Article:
Zelenskiy asks the West to warn Russia not to blow up the dam
- Dam explosion could flood southern Ukraine
- Ukrainian forces advance near the dam on the west bank of the Dnipro
- Washington says Iranian troops flew drones in attacks on Ukraine
BASHTANKA, Ukraine, Oct 21 (Reuters) – Ukrainian President Volodymyr Zelenskiy has called on the West to warn Russia not to blow up a huge dam that would flood part of southern Ukraine, as his forces prepare to push back Muscovite troops from Kherson in one of the most important battles of the war.
In a televised address, Zelenskiy said Russian forces had placed explosives inside the huge Nova Kakhovka dam, which holds back a huge reservoir that dominates much of southern Ukraine, and planned to detonate it. blow up to cover their retreat.
“Now everyone in the world must act strongly and quickly to prevent another Russian terrorist attack. To destroy the dam would mean a full-scale disaster,” he said.
Join now for FREE unlimited access to Reuters.com
Russia accused Kyiv earlier this week of planning to blow up the dam. Sergei Surovikin, the commander of Russian forces in Ukraine, said Ukrainian forces had previously used US-supplied HIMARS missiles against it, which Ukrainian officials said was a sign that Moscow might consider detonating it and to blame Kyiv.
Neither side has produced any evidence to support their claims.
The vast Dnipro bisects Ukraine and is several kilometers wide in places. The bursting of the dam could send a wall of water flooding settlements below, including much of the city of Kherson, which Ukrainian forces hope to retake in a major advance.
Damage to the dam would also destroy the canal system that irrigates southern Ukraine, including Crimea, which Moscow seized in 2014.
Zelenskiy called on world leaders to clarify that blowing up the dam would be treated “in exactly the same way as the use of weapons of mass destruction”, with consequences similar to those threatened if Russia uses nuclear weapons or chemicals.
One of the most important battles of the eight-month war comes to an end near the dam as Ukrainian forces advance along the west bank of the river, aiming to retake the city of Kherson and surround thousands of troops Russians.
Ukraine has imposed an information blackout from the Kherson front, but Russian commander Surovikin said this week that the situation in Kherson was “already difficult” and that Russia was “not ruling out tough decisions ” the low.
On Friday, the Kremlin dodged the question of whether or not President Vladimir Putin had ordered Russian forces to withdraw from Kherson, referring the matter to the Defense Ministry.
The Ukrainian Armed Forces General Staff said up to 2,000 newly mobilized Russians had arrived in the area “to replenish casualties and reinforce units on the line of contact”.
Russian-installed occupation officials have begun what they say is the evacuation of tens of thousands of civilians across the river from west bank towns. They accused Kyiv of bombing a ferry, killing at least four civilians. Ukraine has acknowledged an attack, but said it came after a civilian curfew.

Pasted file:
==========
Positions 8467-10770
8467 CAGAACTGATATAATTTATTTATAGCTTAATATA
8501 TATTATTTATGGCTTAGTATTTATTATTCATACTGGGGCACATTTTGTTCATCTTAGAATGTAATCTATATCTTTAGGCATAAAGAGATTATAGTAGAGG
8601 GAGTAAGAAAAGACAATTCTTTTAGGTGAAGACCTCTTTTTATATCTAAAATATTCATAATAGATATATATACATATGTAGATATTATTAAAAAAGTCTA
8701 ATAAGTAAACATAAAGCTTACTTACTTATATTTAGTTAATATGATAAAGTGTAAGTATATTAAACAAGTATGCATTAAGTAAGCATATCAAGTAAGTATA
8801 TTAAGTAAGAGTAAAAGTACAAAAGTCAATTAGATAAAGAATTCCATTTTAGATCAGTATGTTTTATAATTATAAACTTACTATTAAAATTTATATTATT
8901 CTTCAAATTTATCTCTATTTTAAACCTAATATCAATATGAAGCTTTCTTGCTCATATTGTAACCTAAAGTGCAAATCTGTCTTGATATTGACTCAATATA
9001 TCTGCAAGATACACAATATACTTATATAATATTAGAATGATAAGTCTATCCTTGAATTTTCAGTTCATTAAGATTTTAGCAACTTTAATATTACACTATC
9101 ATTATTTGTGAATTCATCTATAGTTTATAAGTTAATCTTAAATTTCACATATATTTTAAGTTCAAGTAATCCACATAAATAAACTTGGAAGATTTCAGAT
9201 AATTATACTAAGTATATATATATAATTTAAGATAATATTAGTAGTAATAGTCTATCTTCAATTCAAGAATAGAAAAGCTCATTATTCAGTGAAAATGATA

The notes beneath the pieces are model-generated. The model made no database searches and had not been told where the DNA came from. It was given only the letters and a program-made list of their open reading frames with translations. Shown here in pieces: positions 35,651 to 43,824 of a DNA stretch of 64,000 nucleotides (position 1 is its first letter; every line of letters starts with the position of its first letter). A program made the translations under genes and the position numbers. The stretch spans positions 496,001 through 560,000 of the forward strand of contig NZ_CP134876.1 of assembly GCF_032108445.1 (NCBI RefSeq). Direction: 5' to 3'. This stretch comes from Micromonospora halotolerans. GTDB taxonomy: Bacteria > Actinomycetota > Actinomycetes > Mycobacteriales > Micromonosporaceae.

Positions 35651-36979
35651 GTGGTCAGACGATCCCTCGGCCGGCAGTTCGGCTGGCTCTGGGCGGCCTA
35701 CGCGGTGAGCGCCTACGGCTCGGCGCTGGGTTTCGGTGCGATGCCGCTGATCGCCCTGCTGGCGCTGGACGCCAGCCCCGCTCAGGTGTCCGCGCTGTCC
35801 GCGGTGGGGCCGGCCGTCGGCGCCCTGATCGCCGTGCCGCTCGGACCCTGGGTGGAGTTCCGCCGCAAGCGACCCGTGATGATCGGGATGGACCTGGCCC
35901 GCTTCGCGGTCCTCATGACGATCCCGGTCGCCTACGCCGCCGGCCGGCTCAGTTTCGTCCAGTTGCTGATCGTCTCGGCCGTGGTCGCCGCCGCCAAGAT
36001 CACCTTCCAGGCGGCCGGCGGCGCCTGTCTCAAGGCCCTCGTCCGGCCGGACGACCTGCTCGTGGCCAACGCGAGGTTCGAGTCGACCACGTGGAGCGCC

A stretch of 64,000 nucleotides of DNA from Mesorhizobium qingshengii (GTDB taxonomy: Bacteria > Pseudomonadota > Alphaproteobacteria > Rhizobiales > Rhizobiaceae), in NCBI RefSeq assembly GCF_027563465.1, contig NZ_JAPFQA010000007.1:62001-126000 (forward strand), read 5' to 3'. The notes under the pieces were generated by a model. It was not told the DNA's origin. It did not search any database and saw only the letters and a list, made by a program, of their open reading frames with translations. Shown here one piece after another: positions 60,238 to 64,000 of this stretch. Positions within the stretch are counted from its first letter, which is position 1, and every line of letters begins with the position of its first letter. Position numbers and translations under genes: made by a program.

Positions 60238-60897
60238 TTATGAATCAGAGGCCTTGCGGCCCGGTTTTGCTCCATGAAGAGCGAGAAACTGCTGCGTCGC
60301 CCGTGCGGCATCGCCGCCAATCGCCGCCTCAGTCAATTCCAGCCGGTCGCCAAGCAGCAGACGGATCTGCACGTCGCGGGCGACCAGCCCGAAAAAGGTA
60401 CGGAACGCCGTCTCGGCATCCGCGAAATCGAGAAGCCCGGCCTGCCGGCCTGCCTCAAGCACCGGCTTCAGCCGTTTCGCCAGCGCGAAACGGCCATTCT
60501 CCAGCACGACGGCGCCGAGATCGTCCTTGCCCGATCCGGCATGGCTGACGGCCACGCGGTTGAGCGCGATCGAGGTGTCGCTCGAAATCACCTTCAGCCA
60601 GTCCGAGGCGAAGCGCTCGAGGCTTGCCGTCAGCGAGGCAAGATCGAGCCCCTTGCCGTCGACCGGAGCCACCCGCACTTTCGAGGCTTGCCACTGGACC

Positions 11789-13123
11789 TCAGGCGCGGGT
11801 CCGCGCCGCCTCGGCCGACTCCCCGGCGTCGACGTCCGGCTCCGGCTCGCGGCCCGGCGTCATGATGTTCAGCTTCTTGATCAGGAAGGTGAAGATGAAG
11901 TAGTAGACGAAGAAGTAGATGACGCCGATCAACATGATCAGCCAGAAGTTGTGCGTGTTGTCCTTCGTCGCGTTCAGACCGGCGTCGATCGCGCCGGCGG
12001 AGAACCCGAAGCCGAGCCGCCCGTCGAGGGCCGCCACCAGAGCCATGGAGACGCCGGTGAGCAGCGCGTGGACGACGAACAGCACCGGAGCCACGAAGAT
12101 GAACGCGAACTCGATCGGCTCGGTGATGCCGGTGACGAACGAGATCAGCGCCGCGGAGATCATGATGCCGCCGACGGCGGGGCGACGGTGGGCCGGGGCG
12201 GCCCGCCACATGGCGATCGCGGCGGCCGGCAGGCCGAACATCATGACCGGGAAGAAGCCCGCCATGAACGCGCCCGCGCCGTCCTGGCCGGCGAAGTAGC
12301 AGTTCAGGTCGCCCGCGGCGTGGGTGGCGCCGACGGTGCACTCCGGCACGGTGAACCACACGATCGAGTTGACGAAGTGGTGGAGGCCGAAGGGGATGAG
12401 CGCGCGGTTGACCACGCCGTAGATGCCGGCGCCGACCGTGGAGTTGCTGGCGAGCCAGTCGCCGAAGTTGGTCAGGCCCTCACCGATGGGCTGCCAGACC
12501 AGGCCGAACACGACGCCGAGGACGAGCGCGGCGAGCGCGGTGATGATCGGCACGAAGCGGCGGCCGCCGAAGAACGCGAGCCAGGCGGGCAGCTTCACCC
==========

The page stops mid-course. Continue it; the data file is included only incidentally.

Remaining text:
On the Ukrainian side, the town of Bashtanka, about 40 km (25 miles) from the Kherson front, was bustling with Ukrainian troops, many buying winter gear from outside stalls and a shop selling clothes and military equipment. The city bore the scars of Russian bombardment which left some buildings in the center gutted or damaged.
As Russian forces have suffered setbacks on the battlefield since September, Putin has escalated the war. Last month, he ordered the recall of hundreds of thousands of reservists, announced the annexation of Russian-occupied territory and repeatedly threatened to use nuclear weapons to protect Russia.
This month it launched a campaign of attacks using Iranian cruise missiles and drones to cut off Ukraine’s power supply before winter. Kyiv and the West say this amounts to deliberate targeting of civilian infrastructure and a war crime.
Since Thursday, Ukrainians have experienced calls across the country to reduce electricity consumption and some power cuts, which authorities say are needed to repair power plants damaged in the attacks.
The United States said Thursday that Iranian troops were in Crimea and helped fly the drones to attack Ukraine.
“We can confirm that Russian military personnel based in Crimea have piloted Iranian drones and used them to conduct kinetic strikes across Ukraine, including strikes against Kyiv in recent days,” the spokesman said. US State Department Ned Price at a press briefing.
Iran has denied supplying the drones, as has Moscow, although many have been shot down and recovered, making it clear where they came from.
“Iran and Russia, they can lie to the world, but they certainly can’t hide the facts, and the fact is this: Tehran is now directly engaged on the ground,” the security spokesman said. White House national, John Kirby.
Ukrainian Foreign Minister Dmytro Kuleba said on Twitter that he had detailed discussions with Israeli Prime Minister Yair Lapid over a request for air and missile defense systems and technologies. Lapid’s office said the Israeli leader had expressed “deep concern” about the military connection between Iran and Russia.
Join now for FREE unlimited access to Reuters.com
Reporting from Reuters offices Writing by Peter Graff Editing by Philippa Fletcher
Our standards: The Thomson Reuters Trust Principles.